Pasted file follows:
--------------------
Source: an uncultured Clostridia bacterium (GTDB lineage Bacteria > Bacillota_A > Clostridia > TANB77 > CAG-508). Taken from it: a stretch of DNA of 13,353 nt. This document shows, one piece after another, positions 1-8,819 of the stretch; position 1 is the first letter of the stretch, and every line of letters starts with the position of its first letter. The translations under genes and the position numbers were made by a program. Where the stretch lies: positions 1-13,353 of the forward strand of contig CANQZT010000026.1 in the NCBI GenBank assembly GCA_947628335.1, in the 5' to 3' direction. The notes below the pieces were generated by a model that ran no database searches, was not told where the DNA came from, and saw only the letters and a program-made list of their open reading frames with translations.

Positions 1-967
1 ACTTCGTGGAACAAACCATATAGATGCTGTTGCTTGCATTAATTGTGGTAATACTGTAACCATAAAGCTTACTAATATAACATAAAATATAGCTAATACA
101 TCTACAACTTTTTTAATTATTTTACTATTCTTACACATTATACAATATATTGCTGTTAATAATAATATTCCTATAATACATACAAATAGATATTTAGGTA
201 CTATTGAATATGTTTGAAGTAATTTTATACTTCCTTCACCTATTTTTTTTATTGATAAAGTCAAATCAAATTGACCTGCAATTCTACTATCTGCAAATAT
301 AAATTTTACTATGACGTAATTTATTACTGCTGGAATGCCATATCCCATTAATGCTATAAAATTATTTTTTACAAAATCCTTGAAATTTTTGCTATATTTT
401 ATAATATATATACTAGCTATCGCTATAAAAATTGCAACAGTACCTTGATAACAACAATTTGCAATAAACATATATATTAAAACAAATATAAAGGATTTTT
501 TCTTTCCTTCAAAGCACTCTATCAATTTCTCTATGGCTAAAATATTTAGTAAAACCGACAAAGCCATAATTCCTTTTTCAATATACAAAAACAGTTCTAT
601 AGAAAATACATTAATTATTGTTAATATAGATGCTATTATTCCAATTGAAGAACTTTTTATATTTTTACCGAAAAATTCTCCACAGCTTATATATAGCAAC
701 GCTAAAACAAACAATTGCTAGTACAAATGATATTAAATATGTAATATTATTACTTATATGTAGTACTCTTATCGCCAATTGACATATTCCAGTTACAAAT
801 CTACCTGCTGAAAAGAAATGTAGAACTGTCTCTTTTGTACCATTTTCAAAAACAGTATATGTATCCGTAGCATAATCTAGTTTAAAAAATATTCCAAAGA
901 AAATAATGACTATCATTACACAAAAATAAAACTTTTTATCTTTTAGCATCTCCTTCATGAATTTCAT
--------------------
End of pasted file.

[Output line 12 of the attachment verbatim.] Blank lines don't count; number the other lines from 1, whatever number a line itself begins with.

901 AAATAATGACTATCATTACACAAAAATAAAACTTTTTATCTTTTAGCATCTCCTTCATGAATTTCAT